Summer can be a stressful time for some moms for multiple reasons, if you're a working mom, finding a babysitter for your child during the summer can be a challenge. For stay at homes moms, having the children 24/7 and having to entertain them all day can be another daunting task. However, if you have a child with special needs, phew, extremely challenging.
The responsibility of the child is on the mom all summer, it is difficult to get a break on a daily basis, and having to administer medication, and deal with behavioral and medical issues on a daily basis can be very tiring physically and emotionally. Also, a fact some children thrive on routine and schedule, and lack of structure in the summer can be difficult for some children to transition to the summer schedule. The time spent taking care of the children, takes away from other tasks that are required when children are at school (calling insurance companies, getting referrals, finding new providers, ordering medication/medical supplies).
Finding the right respite/babysitter for your child can be very difficult because it requires special training and experience and costs can be a deterrent for some families, With that said, this guide will help reduce your stress and lessen the load this summer, so you can sail through the summer in ease.
1. MARK THE DATES - School district calendars are given out in advance, note the duration of summer break.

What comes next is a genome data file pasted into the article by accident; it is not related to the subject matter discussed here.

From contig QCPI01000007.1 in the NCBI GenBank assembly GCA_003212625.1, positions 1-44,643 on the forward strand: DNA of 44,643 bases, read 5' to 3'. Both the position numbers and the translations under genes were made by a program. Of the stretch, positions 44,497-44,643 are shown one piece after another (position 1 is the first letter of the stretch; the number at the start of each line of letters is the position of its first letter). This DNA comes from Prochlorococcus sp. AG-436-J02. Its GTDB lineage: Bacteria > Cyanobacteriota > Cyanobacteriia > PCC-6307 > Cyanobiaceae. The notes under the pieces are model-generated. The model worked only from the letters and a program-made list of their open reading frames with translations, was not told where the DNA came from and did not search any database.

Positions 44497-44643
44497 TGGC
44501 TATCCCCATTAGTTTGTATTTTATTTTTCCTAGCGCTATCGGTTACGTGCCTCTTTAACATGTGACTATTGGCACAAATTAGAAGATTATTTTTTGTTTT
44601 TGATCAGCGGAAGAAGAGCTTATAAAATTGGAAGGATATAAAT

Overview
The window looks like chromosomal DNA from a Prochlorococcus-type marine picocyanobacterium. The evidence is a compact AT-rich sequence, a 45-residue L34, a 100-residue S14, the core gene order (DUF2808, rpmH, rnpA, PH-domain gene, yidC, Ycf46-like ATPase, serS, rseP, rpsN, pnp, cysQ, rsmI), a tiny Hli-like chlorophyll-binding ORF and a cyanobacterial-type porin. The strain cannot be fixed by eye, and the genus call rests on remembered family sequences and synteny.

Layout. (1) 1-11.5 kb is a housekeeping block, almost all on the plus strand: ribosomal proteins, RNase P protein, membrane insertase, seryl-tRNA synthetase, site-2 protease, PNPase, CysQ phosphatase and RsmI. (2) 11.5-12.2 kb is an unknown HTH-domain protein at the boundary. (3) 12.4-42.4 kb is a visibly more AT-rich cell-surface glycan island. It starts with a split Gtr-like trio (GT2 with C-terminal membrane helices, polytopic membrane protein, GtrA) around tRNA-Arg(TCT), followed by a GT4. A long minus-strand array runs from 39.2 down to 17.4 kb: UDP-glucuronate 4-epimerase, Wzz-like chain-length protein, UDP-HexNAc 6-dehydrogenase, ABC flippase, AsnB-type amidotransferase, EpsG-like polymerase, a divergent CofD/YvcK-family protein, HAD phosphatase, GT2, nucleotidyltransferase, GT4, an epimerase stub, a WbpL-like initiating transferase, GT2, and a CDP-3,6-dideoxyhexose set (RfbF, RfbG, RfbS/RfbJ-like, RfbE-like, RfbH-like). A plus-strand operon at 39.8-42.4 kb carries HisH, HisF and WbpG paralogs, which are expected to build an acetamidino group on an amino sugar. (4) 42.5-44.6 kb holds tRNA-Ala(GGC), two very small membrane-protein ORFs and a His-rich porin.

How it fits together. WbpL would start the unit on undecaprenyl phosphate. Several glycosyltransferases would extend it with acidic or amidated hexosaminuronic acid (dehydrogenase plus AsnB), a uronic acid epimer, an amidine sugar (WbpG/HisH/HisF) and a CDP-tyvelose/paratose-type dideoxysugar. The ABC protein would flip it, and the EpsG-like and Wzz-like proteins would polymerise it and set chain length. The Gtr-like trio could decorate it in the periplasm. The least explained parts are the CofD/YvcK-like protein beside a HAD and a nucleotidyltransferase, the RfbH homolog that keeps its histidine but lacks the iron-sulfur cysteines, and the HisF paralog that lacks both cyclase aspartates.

2. SCHEDULE - Summer is a great way to plan your child's follow-ups, procedures, tests, surgeries, and therapy assessments because you don't have to pull your child out of school, which makes it the best time to schedule all you can at this time.
3. RESUME - If your child is already in weekly therapies (occupational/physical/speech) it's a great idea, to resume over the summer as well, to prevent regression, continue with a routine, and keep the child busy. Now there's a CAVEAT- if your child is burning out and reached a plateau in therapies, summer can be an opportunity for a "brain break" but discuss this with your child's therapist if this would be a good option for you.
4. SUMMER CLASSES/CAMPS - Look into summer recreational classes, camps, or adaptive sports that may be of interest to your child.
5. CATCH UP - I can't stress this one enough, use this valuable time to have your child work on ADL (activities of daily functioning), any skill that needs extra practice, or acquiring a new skill, summer is the best time to work on it. Make a list of skills your child needs extra help on (Examples: tying shoelaces, making the bed, folding their laundry, learning how to floss their teeth). OR academics, if your child needs help in a particular area, set some time aside to practice to ensure your child doesn't regress and can sharpen the expertise in that subject.
6. DEDICATE TIME FOR YOURSELF - It's important to prioritize self-care and relaxation during the summer break. Planning ahead can help ensure you have time for yourself, meeting friends, and personal appointments. Don't forget to schedule some fun activities too!
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